Tens of thousands attend celebration party to welcome 39-year-old Emmanuel Macron as the republic’s new president.
Emmanuel Macron’s victory against Marine Le Pen in the French presidential election has been greeted with relief across the country and abroad, but for many French citizens the choice was one made through gritted teeth.
Data released by the polling company Ipsos shows 43 percent of French citizens voted for Macron out of opposition to his far-right rival and just 24 percent did so because they support his policies or personality.
Many of the voters Al Jazeera spoke to on the streets of France, especially younger voters, said they opposed his economic reforms, which they described as “neo-liberal”.
In the run-up to the vote and in its aftermath media outlets have described him varyingly as liberal, centrist, progressive, and even centre-left.
So what does that mean in terms of actual policies, and why do many on the left oppose his platform?
The man Macron replaces as president, Francois Hollande, decided not to stand for re-election because of poor poll ratings, brought on by unpopular austerity policies his government introduced.
As one of Hollande’s key advisers and later his minister for economy, Macron was an integral figure in formulating many of the policy proposals and laws that cost the current president the support of his base.
British newspaper the Financial Times credits his rapid accession to a ministerial role under Hollande to his willingness to attack “leftwing taboos such as France’s 35-hour working week and the wealth tax”.
Macron is in favour of labour reforms that would bring French economic culture in line with those in English-speaking Western countries, such as the US and the UK.
That means reducing the red tape and bureaucracy involved in operating businesses and countering the influence of the country’s powerful trade unions.
Corporation tax would also be cut from the current 33 percent to 25.
The president-elect has promised a huge slimming down of the state budget, pledging to cut more than $65bn of total spending within his term.
A reduction of that scale equals around 120,000 public sector job losses, but Macron does not intend to wield an axe alone.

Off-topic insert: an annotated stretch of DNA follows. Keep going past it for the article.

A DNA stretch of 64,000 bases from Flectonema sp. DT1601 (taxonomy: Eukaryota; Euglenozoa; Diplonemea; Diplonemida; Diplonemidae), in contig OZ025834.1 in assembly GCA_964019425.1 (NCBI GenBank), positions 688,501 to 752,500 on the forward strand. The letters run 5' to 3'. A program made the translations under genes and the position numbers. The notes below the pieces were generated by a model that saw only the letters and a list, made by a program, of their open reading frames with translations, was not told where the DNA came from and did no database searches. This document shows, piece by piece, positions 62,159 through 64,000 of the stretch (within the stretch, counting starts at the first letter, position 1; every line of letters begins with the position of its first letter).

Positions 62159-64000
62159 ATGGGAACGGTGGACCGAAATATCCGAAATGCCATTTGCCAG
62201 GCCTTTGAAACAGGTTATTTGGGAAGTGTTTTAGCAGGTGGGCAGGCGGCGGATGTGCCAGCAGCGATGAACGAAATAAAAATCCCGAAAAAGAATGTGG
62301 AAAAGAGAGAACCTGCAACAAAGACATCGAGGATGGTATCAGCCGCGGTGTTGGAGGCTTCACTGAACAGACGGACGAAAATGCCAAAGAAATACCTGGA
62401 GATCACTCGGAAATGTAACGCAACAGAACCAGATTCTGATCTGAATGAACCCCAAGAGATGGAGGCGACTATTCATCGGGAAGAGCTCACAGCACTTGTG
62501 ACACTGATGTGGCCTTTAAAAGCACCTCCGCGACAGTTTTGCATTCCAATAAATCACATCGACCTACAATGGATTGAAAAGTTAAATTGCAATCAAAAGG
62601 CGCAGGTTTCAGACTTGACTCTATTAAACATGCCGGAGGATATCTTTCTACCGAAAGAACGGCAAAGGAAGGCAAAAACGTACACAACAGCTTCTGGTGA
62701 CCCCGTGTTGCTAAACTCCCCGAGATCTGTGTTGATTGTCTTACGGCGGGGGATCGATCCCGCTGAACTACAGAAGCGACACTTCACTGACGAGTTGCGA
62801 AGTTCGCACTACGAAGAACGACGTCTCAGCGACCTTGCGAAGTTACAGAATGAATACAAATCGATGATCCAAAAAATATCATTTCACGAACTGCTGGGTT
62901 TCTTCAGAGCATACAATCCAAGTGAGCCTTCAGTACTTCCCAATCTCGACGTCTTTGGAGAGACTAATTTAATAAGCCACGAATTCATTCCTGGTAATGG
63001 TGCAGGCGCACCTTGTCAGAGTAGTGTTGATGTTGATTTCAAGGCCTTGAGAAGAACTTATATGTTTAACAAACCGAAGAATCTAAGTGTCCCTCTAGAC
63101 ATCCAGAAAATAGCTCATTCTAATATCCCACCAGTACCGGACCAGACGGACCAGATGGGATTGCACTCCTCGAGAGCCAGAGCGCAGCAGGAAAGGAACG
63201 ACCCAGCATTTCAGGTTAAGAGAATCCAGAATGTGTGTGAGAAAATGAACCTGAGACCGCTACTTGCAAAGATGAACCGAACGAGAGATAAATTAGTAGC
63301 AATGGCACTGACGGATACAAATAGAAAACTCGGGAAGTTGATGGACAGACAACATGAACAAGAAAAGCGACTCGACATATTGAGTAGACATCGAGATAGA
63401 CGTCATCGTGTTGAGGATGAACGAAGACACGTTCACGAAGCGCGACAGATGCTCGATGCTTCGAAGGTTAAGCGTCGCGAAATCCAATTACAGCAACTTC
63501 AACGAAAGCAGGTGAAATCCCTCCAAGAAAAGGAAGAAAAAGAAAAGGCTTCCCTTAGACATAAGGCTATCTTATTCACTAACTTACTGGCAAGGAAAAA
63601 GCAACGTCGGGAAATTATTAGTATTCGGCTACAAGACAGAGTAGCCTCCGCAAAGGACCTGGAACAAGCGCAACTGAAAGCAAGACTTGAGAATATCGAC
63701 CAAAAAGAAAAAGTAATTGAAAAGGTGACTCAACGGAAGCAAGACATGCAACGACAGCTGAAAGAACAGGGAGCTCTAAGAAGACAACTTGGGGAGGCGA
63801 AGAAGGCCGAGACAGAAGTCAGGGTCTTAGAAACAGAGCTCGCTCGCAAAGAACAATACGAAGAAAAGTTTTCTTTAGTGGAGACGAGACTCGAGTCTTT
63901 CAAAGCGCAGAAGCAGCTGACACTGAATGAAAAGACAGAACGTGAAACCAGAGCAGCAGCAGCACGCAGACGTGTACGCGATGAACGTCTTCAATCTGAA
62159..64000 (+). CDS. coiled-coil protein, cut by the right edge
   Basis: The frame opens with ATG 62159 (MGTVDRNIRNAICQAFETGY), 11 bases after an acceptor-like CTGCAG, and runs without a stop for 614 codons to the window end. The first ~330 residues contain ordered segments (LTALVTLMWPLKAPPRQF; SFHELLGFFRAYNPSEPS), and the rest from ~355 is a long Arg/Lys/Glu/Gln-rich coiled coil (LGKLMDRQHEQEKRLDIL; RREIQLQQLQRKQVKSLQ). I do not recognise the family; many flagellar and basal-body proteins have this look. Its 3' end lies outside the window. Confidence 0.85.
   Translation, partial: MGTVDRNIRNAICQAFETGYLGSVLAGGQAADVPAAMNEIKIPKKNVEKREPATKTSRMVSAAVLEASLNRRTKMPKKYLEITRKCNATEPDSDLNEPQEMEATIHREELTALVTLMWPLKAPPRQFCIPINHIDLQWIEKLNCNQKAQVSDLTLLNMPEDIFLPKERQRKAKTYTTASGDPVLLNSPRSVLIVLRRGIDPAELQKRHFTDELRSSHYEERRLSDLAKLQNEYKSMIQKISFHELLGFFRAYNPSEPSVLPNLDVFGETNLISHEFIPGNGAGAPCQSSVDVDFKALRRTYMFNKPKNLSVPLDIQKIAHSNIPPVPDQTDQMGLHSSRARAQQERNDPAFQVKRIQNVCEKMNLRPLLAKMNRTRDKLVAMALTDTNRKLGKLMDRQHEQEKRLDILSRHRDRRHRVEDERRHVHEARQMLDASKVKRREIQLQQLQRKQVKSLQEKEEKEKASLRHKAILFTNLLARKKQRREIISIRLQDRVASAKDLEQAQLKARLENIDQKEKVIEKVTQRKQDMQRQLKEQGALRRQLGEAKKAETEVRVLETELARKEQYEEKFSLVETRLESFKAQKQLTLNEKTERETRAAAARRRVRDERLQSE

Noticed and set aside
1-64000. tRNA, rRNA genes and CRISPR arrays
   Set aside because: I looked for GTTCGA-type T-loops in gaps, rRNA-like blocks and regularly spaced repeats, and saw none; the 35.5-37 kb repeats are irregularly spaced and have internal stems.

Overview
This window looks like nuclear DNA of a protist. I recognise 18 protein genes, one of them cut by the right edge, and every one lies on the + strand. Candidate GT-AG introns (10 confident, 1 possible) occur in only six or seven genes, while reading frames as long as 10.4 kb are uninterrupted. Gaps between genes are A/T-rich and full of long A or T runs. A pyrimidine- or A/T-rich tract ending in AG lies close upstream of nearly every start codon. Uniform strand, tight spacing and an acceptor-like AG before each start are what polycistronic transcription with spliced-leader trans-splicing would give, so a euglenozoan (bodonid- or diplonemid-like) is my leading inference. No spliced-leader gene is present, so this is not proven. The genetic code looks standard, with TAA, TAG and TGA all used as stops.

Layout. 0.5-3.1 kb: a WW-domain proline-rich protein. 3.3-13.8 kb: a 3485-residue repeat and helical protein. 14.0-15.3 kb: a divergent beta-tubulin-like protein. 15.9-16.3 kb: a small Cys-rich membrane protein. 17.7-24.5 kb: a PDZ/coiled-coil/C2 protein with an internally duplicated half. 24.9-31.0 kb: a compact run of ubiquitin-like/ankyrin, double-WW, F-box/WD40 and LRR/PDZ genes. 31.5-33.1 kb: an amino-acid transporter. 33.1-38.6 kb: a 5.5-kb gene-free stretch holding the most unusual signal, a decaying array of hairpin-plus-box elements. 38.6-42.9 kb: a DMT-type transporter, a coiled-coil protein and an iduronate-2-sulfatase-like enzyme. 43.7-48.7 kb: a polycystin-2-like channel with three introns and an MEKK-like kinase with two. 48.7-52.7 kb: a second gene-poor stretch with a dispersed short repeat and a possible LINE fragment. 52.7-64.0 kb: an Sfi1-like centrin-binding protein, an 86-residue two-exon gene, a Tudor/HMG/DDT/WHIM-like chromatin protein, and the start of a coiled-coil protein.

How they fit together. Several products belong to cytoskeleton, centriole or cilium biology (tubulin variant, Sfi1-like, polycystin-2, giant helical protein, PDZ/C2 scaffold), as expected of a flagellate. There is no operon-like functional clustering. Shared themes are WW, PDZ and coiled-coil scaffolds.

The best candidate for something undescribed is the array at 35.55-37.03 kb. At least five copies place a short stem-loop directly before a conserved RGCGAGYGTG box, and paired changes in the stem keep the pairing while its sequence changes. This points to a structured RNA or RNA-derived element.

His cuts come coupled with more than $54bn in a stimulus package which would be spent on training schemes to tackle youth unemployment. At least $16bn of that package would be used to encourage green initiatives.
Economic policy is just one area where Macron would try to force through change.
Macron is a strong supporter of the EU but wants it to implement reforms that would make it more accountable to members of the European parliament.
The former banker wants oversight of the euro currency, which France uses, to be overseen by a specialist eurozone minister, who would answer to elected officials.
On immigration and asylum, Macron supports German Chancellor Angela Merkel’s approach to the refugee crisis and wants France to take in its fair share of refugees.
His platform also emphasises the need to integrate those moving into the country, and his proposals include state-funded language classes for new arrivals.
France has suffered a number of attacks by supporters of groups such as the Islamic State of Iraq and the Levant (ISIL) and al-Qaeda. To counter the threat the president-elect wants to recruit 10,000 more police officers.
Macron has proposed the creation of de-radicalisation centres to hold returning ISIL fighters, in an attempt to rehabilitate some of those willing to re-integrate into society.
His proposals also include shutting down places of worship that espouse “jihadist” ideology.
ISIL attacks have led to further deterioration of relations between the French state and the country’s Muslim community, which Macron sets out to address in his manifesto.
The president-elect would like to see fewer imams trained abroad, and instead would push for more Muslim religious leaders to be trained and educated in France.
Macron supports the display of religious clothing in public places, but also supports allowing private companies to make their own rules with regard to religious dress.
A large part of whether Macron can fulfill his vision depends on the support of legislative elections for the National Assembly, due to take place next month.
His En Marche! movement is expected to do well in the vote, but Ipsos puts the number of French citizens who do not want Macron to win a majority at 61 percent.
Support from the assembly will be critical in ensuring Macron can implement his policies and that his tenure does not start with political deadlock.